Food production is currently one of the highest energy-consuming sectors of manufacturing. However, there are very intuitive food production alternatives and considerations that could lead to a more sustainable and healthy lifestyle, some of which include subsistence farming, urban agriculture programs, and modification to commercial products. 
Subsistence farming, or subsistence agriculture, is when a farmer grows food for themselves and their family on a small plot of land. Unlike other types of farming, subsistence farming is focused more on survival. There is very little or no emphasis on trading and selling goods or operating as a business, but utilizing this technique can be environmentally advantageous and sustainable in the sense that you can reject consumerism at its source. 
In an urban community, such as Washington DC, agriculture is few and far between. However, many urban gardens are beginning to implement a tactic of sustainability called Community Shared Agriculture, which is a program that expands the accessibility of natural and locally grown produce. The CSA Directory lists farms or networks/associations of multiple farms that offer consumers “regular (usually weekly) deliveries of locally-grown farm products during one or more harvest season(s) on a subscription or membership basis”. After paying a subscription/membership fee, customers have access to a selection of farm products. This method of sustainable food production is slightly more logistically complicated but is an excellent suggestion for urban areas of limited availability.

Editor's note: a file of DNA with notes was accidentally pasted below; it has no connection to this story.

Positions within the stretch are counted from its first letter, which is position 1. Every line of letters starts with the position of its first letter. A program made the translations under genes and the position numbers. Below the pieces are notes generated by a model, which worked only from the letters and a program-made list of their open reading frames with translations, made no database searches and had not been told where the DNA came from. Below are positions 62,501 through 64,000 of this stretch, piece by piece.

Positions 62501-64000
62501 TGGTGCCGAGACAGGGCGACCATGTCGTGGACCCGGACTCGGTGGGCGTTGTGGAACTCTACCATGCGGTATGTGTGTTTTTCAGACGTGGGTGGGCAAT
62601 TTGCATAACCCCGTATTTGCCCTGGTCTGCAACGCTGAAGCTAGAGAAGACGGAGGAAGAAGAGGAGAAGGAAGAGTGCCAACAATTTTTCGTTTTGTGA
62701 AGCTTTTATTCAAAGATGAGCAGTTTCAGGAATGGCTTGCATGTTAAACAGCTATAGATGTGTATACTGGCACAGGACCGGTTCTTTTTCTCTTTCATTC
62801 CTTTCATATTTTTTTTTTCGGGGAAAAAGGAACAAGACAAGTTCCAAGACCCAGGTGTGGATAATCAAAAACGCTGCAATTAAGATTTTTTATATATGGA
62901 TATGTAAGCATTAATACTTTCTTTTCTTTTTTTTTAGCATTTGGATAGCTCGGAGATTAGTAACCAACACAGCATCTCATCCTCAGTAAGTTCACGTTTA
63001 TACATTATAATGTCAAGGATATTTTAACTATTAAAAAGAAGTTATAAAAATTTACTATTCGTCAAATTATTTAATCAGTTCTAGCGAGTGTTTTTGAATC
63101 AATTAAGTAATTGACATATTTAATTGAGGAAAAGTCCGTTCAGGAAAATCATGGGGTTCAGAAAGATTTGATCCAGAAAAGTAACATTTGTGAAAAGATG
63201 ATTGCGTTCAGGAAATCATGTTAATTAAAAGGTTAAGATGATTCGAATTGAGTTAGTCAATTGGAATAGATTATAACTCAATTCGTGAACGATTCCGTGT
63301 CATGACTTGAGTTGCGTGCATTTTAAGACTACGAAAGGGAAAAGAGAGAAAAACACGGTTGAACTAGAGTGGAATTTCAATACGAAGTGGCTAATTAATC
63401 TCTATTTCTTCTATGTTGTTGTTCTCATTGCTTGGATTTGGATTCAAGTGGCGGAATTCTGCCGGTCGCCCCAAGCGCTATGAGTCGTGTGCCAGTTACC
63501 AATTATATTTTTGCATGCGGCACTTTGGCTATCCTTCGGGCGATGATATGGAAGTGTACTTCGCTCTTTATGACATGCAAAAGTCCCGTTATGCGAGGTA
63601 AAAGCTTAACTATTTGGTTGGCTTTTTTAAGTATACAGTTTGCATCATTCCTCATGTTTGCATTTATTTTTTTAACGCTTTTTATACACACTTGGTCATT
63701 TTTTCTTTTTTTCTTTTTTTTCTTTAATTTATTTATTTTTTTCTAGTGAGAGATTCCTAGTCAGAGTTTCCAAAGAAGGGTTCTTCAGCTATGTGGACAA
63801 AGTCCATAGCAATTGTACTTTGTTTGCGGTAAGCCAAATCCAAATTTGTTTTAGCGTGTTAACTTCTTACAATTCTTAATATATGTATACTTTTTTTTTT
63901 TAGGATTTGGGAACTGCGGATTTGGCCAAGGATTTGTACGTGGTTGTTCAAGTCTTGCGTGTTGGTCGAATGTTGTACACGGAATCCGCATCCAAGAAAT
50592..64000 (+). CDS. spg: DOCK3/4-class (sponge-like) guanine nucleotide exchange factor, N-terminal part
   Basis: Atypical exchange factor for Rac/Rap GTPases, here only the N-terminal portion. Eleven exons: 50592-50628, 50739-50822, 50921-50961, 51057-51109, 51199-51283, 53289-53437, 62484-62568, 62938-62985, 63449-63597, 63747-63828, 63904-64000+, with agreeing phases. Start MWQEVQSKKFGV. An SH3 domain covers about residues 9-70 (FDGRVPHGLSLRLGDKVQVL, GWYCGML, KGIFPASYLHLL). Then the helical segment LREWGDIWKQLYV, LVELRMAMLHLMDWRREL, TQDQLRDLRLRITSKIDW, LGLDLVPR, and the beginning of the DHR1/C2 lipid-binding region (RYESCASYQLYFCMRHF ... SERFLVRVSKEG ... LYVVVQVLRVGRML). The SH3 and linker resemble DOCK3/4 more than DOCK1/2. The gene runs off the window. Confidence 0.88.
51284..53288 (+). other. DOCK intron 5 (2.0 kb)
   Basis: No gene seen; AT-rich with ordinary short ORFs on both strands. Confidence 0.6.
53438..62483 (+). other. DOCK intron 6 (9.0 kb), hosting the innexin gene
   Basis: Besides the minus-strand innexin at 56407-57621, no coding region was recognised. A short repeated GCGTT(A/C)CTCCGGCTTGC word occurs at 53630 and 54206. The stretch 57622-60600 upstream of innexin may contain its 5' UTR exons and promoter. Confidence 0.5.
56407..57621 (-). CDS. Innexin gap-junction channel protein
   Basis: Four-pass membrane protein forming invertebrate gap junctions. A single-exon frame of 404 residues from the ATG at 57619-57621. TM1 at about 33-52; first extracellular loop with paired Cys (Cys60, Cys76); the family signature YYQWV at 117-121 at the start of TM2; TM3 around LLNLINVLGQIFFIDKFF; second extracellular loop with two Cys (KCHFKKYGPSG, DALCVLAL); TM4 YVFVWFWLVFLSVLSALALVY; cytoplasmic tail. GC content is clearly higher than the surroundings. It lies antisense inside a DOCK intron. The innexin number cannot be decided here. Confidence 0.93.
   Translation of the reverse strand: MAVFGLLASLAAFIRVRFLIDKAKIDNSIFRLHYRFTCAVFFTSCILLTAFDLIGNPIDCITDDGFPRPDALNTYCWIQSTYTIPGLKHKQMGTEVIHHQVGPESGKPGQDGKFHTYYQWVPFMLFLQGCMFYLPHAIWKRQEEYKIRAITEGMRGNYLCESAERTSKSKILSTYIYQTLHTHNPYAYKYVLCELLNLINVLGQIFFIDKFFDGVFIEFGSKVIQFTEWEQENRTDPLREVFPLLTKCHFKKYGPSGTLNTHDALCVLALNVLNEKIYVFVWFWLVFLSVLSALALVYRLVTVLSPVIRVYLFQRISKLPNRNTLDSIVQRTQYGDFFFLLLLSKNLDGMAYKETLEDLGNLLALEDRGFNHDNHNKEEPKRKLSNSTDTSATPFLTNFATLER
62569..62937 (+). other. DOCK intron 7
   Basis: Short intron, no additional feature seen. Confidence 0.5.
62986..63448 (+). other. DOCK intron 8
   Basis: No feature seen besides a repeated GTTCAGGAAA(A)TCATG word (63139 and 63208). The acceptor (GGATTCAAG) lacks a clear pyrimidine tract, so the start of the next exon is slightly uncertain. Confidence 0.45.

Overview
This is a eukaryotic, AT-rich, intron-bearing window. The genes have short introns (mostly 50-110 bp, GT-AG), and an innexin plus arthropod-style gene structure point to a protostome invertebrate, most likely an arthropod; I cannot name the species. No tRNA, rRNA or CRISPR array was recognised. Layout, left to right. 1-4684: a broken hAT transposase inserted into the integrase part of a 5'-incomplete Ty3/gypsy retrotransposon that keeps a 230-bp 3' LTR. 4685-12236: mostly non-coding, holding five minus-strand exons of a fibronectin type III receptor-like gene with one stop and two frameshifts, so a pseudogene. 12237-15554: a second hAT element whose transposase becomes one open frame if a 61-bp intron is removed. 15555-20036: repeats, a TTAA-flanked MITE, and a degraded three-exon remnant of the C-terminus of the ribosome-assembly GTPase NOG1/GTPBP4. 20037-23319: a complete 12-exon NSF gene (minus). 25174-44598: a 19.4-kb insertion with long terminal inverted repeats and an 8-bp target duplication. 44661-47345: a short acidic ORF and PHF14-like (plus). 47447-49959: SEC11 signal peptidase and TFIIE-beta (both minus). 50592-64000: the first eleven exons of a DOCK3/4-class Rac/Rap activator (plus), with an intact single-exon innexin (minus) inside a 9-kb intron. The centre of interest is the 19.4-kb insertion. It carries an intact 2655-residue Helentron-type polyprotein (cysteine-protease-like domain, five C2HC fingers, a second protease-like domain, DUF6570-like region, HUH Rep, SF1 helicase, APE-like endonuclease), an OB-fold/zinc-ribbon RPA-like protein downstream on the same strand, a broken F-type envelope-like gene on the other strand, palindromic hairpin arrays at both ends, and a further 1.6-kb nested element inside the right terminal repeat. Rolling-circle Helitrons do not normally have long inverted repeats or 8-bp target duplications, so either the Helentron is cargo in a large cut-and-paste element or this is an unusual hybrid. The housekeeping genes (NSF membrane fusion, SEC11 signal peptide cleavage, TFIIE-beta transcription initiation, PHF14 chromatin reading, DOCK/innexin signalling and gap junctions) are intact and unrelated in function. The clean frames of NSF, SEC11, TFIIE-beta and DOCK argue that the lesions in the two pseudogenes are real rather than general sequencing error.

However, it is difficult to sustain a holistically nutritious diet through simply just farming—unless you have an unusual amount of free time—so there are alternatives to food production that commercial manufacturers should take into consideration. For example, using less plastic packaging, and using bamboo, cardboard, or another biodegradable material as an alternative. Additionally, they can prioritize reusable products, and encourage the reuse of such products through advertising techniques. On the consumer side, you can take action to shop more sustainably by supporting brands and companies that are turning to some of these alternatives!